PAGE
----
Research from digital health platform Felix reveals the mental health challenges Canadians face while on vacation.
The report, released last month, found that one in four people say their mental health is getting worse these days as many people experience a mix of emotions. Felix’s chief medical officer, Dr Kelly Anderson, said the holidays were “a time to turn everything around”.
“We’re traveling, we’re not eating what we usually eat, it’s darker than usual.”
Anderson adds that some may feel lonely and isolated.
READ: What Convictions Mean for Mentality
The survey also found that depression and anxiety are the most common mental health problems, affecting 39% of Canadians. In addition, almost 60 percent of respondents said they would seek treatment or go more often if it were cheaper.
Olabiyi Dipeolu understood the need and inequality in access to work, that’s why he created Maqoba.com. This is a website that sells merchandise to raise money for mental health initiatives and charities. The platform also offers free mental health resources to its users. Dipeolu said: “Because of the history of Canada, some groups are isolated and they don’t have opportunities, either from the workplace or from different organizations.
Anderson says when it comes to dealing with your mental health issues these days, it’s best to stick to the basics. Some of his top tips include:
Take care of your physical health by getting enough sleep, exercising regularly and eating a healthy diet.
Pay attention to your social media consumption.
Consider contacting a friend or family member.
He says to try to meet people “face to face”.
“This type of connection, even if it’s short, can be really useful.”
If you or someone you know is in trouble and needs help, resources are available. In an emergency, please call 911 for immediate assistance.
Crisis Canada’s toll-free helpline offers 24/7 support at 1-833-456-4566. The toll-free Kids Helpline at 1-800-668-6868 has 24/7 support for youth and a crisis text line, which can be reached by texting HOME to 686868.
The non-profit HOPE for Medical Assistance provides 24/7 support for citizens at 1-855-242-3310. Online chat service is also available.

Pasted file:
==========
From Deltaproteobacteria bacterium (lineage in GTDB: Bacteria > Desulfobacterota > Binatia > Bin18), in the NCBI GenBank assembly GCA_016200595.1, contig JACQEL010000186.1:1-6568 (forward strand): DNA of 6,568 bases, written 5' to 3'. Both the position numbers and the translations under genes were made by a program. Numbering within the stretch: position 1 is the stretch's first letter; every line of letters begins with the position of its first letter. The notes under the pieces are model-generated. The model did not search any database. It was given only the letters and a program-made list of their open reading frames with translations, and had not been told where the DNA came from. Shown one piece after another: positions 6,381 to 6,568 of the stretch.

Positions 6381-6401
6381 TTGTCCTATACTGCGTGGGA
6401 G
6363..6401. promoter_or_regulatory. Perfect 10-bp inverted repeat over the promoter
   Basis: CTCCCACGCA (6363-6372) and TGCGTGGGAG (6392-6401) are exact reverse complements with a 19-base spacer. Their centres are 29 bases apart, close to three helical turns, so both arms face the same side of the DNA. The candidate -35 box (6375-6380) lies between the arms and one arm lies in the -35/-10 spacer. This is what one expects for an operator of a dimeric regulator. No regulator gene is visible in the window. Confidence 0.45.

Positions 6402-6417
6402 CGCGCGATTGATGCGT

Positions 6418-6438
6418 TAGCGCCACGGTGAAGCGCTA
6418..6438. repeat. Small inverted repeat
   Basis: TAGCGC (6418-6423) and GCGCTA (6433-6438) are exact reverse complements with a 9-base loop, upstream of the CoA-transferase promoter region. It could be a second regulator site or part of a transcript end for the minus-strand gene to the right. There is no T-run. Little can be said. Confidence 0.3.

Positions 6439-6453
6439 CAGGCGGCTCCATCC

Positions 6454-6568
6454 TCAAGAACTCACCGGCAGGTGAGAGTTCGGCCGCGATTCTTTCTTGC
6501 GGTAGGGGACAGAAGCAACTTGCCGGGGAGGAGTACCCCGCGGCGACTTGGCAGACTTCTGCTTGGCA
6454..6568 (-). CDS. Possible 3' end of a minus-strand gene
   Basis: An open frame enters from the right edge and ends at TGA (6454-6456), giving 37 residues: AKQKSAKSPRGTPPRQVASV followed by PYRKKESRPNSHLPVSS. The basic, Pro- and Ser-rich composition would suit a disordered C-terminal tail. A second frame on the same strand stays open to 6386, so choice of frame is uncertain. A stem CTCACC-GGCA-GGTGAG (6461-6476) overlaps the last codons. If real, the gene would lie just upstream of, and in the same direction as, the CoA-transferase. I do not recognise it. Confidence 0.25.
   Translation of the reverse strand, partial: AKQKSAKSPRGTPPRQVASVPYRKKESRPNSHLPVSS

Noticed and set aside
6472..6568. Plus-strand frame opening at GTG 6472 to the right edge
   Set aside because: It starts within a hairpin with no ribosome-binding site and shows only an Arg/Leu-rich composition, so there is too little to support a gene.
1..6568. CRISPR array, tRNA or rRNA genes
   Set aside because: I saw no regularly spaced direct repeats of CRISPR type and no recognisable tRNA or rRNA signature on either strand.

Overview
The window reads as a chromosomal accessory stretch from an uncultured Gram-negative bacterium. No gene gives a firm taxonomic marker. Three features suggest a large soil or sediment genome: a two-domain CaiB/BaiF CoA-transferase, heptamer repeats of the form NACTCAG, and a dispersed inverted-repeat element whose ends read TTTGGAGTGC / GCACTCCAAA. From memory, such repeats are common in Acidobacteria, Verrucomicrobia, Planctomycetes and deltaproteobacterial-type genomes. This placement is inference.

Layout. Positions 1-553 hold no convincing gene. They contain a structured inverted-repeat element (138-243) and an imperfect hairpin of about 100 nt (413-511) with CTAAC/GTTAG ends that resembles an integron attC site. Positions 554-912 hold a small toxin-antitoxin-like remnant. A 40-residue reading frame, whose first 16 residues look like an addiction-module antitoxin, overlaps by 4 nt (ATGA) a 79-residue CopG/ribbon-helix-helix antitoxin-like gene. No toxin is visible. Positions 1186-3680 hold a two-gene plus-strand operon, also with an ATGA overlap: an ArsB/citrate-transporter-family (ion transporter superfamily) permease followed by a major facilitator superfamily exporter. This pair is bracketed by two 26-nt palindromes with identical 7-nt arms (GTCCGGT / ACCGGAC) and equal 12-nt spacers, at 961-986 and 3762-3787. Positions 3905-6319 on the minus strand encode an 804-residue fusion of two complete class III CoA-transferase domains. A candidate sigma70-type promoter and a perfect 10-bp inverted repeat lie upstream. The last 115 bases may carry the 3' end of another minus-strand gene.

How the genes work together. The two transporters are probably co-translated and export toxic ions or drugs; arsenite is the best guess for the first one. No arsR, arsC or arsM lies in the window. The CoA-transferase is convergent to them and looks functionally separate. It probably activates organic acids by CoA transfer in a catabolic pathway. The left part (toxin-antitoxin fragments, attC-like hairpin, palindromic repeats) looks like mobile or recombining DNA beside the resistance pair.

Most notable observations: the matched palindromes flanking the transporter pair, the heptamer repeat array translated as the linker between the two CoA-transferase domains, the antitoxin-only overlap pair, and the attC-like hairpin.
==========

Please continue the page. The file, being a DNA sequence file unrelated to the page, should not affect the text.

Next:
Read: Hormones vs. Mental Health
Trans Lifeline operates a toll-free helpline for trans and people with questions at 1-877-330-6366.
Demand for mental health services has increased, pushing some providers to their limits
Psychiatrists say demand for their services has increased because of the epidemic, with long waiting lists, fewer affordable options and increasingly limited therapists.
According to a recent survey by the Canadian Mental Health Association (CMHA) Ontario, a quarter of all people in Ontario needed mental health support in February, a significant increase from 9% of respondents. said that they have sought help in a similar election. from the meeting two years ago. Almost half of respondents to the February poll said their mental health had deteriorated since the start of the pandemic and almost a quarter said they had consumed too much alcohol, wine and tobacco than before the disease 온라인카지노.
What it does not capture, however, is the number of people who are turned away by a provider, either because the patient list is full or because the provider is full that day. . Several counseling centers and clinics in London, Ont., called by CBC News, have pre-recorded messages warning new clients of long wait times and late responses to their inquiries.
Jordan Thomas, a social worker and clinical director of the London Center for Trauma Therapy, opened in October 2020 as the epidemic continues. Soon, it was flooded with customers looking for support they couldn’t find anywhere else.
“Infectious diseases and forced isolation and lack of access to fulfilling activities have worsened their already dire situation,” he said. “What we’ve seen is a lot of depression, a lot of frustration, powerlessness, lack of optimism about the future.”
“There has been a real increase in the number of people seeking mental health support.”
This increase is also seen in the number of people calling the CHMA Thames Valley Addiction and Mental Health Services Crisis and Support Line. The service saw a 26% increase in call volume in the first year of the disease, from 39,229 c.
He said, “You can only provide a good service if you take care of yourself, so as an employer, we really try to help people relax, help them and their schedule, if they are sick, let them stay at home,” he said. Mitchell said the pandemic is encouraging at first as it is forcing providers to find new ways to help clients, whether through virtual therapy or delivery to clients. hot food by the window.
“If it doesn’t stop, no matter who you are, what you do, or how strong you are, it’s going to take a toll on yourself,” she said. Now that the epidemic has largely subsided, Mitchell said inflation and rising living standards are starting to add to the growing list of factors that make people’s mental health worse.
“For some people it’s hitting them harder than COVID,” he said, adding that while he’s optimistic about the future, things could get worse before they get better. about the state of mental health in the country. “The real impact may take us a little while to see because people don’t spend days now,” Mitchell said.
“We’re being cautious in our predictions, but we believe that [the impact of the epidemic] will last on the mental health side for more than three years.